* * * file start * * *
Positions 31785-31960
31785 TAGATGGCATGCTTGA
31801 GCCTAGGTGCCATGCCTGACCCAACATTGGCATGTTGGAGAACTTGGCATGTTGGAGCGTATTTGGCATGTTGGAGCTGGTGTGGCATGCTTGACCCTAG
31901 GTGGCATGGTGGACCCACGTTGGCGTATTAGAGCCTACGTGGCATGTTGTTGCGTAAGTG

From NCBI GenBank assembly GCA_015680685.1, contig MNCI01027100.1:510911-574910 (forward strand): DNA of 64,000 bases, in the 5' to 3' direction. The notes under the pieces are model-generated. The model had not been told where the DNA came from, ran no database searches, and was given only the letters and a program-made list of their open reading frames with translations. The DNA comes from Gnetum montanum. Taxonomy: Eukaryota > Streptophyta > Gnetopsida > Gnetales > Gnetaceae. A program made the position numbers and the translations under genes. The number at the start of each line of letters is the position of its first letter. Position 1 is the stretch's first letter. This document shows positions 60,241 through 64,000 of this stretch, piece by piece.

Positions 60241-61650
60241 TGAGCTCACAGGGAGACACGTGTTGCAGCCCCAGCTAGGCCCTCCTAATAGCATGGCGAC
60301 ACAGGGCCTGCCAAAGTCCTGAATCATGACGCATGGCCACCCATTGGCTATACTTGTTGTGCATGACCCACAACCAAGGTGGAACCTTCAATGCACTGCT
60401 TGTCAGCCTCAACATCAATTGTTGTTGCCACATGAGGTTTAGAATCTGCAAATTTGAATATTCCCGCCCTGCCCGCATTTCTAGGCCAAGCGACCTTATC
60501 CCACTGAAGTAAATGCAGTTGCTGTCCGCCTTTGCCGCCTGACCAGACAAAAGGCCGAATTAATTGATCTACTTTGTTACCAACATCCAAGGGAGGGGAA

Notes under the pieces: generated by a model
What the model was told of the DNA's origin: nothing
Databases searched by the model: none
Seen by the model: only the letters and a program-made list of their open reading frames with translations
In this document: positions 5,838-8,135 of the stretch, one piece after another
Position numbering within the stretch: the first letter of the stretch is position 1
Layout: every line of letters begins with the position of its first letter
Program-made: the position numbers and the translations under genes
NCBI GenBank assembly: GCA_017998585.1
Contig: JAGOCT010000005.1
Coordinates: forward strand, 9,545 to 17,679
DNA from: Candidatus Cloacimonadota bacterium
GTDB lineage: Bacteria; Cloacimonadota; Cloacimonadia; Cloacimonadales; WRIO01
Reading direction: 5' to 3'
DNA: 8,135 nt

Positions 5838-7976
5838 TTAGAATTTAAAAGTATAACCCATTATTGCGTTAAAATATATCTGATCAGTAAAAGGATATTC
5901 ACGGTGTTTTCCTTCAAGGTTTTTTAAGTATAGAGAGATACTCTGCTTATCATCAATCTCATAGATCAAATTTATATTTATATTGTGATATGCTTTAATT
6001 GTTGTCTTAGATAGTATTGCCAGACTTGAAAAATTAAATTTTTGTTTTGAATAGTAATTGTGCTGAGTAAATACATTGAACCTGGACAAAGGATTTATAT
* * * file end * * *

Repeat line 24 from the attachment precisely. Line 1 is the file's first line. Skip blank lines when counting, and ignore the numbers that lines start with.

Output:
Reading direction: 5' to 3'